Public Perception of the Police and Crime Prevention in Nigeria

Johnson Olusegun Ajayi


The end of military rule in 1999 notwithstanding, the image of the Nigerian Police as a corrupt and inefficient organization with penchant for human rights abuse has not yet been redressed. During General Sani Abacha’s infamous regime, the resort to repression coupled with a rise in armed robbery wave led to a reckless abuse of human rights, including torture and extrajudicial executions by the police while road checkpoints became hotbeds of extortion, the police completely lost their bearings in combating crime particularly heinous politically motivated murders that became the hallmark of the Abacha regime. Throughout Nigeria history, the police had been a tool of the state, mistrusted and feared by the people instead of being friend to the general public. The tragedy is that the brutal mindset lingers on still. Independent Advocacy and Anti Corruption Group project in a recent research aimed highlighting the magnitude of corruption and its effects on democracy clearly placed the police as the most corrupt institution in Nigeria. In spite of the remarkable increase in the strength of the police from 122,000 in 1999 to 320, 000 in 2006, and 371, 800 as at present, the police welfare package, including housing allowances and provision of uniform had remained static over the years. This paper is of the view that there is urgent need to build a new police force that is compliant with democratic cultures and values. The welfare of the Nigeria Police should be accorded the highest priority. The IGP has to check official corruption and miscarriage of justice within the system.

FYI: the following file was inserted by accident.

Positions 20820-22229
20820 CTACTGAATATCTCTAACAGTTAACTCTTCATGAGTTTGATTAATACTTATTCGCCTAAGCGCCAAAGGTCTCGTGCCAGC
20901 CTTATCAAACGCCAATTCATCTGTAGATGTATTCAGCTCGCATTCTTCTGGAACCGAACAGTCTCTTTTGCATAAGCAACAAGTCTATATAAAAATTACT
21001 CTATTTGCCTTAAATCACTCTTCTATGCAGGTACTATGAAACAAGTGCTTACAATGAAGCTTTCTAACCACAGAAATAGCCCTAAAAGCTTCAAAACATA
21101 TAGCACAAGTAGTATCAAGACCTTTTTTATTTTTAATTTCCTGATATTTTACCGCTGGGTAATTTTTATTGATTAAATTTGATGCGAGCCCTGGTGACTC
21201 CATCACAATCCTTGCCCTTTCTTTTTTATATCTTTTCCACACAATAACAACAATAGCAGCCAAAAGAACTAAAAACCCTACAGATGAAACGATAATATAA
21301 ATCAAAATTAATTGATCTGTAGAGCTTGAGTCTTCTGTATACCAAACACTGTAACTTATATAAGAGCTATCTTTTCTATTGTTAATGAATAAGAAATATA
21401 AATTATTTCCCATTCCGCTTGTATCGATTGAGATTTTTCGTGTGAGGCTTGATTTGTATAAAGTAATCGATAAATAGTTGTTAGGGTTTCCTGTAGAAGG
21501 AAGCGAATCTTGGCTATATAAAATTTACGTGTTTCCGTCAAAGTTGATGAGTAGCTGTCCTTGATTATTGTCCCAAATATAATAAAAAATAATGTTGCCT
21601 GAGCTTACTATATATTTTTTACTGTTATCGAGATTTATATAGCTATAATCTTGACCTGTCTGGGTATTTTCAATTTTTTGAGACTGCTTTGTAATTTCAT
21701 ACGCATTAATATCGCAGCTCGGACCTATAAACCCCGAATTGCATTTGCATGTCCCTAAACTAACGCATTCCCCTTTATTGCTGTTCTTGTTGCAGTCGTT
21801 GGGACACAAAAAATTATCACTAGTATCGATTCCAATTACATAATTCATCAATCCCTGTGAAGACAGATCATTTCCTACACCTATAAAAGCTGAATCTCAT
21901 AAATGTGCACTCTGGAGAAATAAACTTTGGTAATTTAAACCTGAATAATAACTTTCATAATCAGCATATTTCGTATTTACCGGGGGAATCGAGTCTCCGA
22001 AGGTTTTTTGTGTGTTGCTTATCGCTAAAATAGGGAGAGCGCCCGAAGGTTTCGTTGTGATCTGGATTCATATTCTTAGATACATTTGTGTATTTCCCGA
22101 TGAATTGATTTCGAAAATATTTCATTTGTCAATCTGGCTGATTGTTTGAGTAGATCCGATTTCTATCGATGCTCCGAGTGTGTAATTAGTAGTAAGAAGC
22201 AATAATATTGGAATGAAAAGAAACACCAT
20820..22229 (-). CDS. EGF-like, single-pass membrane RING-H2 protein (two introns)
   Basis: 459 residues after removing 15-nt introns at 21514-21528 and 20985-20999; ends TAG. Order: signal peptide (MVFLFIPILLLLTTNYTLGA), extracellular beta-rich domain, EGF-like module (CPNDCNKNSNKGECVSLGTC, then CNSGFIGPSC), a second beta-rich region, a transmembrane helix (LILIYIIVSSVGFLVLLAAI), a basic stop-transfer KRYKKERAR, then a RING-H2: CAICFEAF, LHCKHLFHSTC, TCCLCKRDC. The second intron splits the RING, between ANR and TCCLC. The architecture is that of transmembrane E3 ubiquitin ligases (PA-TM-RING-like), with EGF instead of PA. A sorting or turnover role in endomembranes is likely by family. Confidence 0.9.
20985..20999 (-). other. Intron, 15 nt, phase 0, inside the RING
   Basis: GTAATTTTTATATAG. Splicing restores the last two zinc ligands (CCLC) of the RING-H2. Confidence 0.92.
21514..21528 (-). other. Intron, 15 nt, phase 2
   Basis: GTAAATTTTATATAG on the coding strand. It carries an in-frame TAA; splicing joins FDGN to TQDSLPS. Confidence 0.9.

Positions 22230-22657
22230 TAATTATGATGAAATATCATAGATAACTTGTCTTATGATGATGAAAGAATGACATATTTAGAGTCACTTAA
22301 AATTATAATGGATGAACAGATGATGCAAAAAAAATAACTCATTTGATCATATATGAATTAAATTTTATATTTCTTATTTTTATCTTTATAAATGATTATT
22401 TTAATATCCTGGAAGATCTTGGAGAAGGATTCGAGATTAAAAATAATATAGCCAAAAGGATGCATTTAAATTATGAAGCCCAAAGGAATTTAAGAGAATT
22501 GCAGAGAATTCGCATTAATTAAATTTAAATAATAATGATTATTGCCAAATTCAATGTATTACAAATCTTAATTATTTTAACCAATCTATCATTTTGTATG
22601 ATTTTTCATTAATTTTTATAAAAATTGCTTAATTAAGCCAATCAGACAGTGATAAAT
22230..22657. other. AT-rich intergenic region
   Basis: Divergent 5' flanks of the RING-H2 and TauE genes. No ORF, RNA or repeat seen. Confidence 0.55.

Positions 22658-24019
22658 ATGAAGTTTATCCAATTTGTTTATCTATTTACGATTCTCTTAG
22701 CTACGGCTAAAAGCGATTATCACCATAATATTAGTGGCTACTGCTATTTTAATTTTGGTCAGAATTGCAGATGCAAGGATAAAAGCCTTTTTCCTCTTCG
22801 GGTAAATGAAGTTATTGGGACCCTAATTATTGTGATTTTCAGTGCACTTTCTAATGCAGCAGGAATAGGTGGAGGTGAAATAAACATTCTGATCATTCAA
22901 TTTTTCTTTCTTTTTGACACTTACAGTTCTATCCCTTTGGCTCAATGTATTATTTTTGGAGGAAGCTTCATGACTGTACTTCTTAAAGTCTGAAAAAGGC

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International Journal of Criminology and Sociological Theory | ISSN : 1916-2782